ReplyDelete
  25. In my experience, the glottal stop is also a sound that EFL learners tend to have difficulty pronouncing.

    I've found that before a vowel, /t/ is pronounced as [t]: "No[t] a[t] all", and that before a consonant, /t/ is elided: "No[ ] good" (i.e. not good).

    These are generalisations, of course, but I've very rarely heard any ELF learner, regardless of the country they're from or their level of time spent learning English, master the pronunciation of the glottal stop.

    ReplyDelete
  26. Hardly any EFL learner is taught the glottal stop, at least in a classroom setting. Immigrants who more or less learn English "on the street" are a different matter, and there, it probably depends on whether they have it in their own language and if so, in which phonetic environment. Also, they'll be influenced by the spelling.

    ReplyDelete
  27. Where are these "trolls" you speak of? I didn't think those existed. I honestly thought "spick" came from "speak". That's not trolling. I just thought that's what John was trying to suggest.

    And with the New York comment I was just saying that New Yorkers say "not for nothing". I didn't realize people from elsewhere used that expression. Geeze people. Stop being hypersensitive.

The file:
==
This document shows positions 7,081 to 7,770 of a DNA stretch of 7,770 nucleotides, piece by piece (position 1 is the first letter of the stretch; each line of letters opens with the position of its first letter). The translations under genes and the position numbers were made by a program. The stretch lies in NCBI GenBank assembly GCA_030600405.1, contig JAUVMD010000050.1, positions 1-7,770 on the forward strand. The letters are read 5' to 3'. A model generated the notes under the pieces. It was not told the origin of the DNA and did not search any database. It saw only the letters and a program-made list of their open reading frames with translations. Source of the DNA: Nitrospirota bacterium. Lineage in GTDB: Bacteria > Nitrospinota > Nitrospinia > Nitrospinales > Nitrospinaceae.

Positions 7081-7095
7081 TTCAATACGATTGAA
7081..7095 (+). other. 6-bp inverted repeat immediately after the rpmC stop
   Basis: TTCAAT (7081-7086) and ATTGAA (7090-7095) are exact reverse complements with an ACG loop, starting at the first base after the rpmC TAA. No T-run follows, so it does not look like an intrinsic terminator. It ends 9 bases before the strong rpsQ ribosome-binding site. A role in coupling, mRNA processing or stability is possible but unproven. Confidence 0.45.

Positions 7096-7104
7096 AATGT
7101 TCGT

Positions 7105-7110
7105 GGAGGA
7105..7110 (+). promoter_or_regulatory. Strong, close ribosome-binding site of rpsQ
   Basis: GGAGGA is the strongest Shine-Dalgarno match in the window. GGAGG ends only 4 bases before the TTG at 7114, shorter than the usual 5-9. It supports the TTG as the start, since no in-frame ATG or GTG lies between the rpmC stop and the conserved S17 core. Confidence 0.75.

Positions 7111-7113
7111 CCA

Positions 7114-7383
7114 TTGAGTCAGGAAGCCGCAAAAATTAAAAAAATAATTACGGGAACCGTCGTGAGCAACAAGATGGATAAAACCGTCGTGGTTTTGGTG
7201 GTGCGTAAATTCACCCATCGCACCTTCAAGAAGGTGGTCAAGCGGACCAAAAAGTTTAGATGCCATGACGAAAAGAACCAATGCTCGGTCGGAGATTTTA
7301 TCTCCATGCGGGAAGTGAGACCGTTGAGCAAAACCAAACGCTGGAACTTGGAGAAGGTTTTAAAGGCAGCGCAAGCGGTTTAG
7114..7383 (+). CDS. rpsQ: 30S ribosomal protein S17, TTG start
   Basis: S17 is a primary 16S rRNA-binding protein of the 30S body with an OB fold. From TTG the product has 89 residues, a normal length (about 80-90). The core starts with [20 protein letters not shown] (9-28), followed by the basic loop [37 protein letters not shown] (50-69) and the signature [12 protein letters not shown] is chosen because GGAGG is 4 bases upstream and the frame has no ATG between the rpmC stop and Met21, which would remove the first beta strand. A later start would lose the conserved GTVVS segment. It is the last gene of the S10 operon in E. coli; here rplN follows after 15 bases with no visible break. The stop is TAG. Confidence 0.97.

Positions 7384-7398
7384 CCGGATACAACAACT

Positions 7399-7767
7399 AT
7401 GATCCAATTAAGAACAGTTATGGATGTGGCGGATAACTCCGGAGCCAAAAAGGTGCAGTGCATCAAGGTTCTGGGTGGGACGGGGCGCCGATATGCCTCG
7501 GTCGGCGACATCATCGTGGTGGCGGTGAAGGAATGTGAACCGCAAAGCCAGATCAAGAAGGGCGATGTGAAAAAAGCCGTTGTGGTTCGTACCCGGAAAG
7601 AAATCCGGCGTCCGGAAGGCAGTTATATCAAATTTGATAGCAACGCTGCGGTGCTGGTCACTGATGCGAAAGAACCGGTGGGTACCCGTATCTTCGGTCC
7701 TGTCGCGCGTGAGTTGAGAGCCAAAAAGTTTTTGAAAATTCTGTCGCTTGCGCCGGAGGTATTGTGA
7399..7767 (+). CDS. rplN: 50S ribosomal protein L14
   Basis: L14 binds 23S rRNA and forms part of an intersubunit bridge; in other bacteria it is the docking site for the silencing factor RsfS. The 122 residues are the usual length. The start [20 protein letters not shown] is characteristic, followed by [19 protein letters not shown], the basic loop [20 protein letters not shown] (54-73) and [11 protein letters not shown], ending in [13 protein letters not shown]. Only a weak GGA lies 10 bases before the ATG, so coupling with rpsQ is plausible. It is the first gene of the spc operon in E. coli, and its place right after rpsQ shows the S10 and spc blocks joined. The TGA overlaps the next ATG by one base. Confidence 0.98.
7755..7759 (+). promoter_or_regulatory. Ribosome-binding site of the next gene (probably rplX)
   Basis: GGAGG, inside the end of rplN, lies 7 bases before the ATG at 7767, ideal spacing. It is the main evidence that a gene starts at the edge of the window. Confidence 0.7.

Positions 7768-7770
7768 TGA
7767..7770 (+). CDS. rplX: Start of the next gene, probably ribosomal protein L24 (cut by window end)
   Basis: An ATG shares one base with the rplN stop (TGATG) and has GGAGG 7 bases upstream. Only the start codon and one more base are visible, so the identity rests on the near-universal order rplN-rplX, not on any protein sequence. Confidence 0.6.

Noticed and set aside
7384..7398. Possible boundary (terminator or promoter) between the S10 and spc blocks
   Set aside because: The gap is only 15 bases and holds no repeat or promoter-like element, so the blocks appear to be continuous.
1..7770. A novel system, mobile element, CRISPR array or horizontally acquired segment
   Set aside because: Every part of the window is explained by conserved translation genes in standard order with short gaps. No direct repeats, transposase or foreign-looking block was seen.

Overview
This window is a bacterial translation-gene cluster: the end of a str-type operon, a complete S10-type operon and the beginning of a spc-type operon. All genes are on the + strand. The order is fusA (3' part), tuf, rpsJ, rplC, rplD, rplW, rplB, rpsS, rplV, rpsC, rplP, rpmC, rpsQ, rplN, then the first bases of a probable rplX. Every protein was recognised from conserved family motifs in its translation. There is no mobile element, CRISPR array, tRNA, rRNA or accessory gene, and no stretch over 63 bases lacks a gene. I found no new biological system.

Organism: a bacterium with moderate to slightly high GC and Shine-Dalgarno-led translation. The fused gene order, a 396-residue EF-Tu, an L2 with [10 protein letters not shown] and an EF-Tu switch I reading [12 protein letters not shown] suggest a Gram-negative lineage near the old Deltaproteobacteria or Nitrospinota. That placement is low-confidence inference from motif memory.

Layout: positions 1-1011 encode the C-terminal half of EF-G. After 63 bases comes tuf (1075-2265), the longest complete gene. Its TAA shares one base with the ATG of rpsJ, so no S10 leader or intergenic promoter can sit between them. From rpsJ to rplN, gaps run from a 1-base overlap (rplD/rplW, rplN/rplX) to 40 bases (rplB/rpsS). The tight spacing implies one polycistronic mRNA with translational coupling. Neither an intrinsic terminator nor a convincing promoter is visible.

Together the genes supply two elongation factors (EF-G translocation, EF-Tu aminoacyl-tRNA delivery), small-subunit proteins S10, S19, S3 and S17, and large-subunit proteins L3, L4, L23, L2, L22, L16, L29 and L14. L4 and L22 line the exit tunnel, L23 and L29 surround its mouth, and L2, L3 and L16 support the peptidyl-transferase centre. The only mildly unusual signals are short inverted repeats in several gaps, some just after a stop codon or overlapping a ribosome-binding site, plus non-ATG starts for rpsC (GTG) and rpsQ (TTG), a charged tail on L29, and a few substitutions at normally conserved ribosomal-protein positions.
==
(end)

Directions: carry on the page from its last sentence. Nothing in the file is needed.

ReplyDelete
  28. I'm the anonymous who had the Chilean students. From now on, call me Chl.

    Lipman said, "In Chilean Spanish, there's only one /i/ sound, and while there's some range, it's more on the [i] side. Length isn't phonetic either, and unlike in European Spanish, there's some range here, too, depending on whether the syllable's open and how much it's stressed, but you might still hear it as a short vowel and so identify it as /ɪ/."

    I agree with the fact that Chilean Spanish has one /i/ sound, meaning one /i/ phoneme, just like the rest of the accents of Spanish in Spain and Latin America. But from what I have heard, Chilean young people, and especially young women, tend to pronounce the Spanish /i/ phoneme with a [ɪ] quality and it is very noticeable that the quality of this vowel is lax instead of tense. It is not the fact that the vowel they produce is short, it is the quality which is different. It doesn't matter whether it is stressed or open. Many of them can't hear the difference between [i] and [ɪ] in Spanish and that's why, I think, they can't make the difference between /i/ and /ɪ/ in English. There are no papers on this, as far as I know, though.

    ReplyDelete
  29. Thanks for the great article. I needed help finding rehab for women and I found many great resources on the web.

    ReplyDelete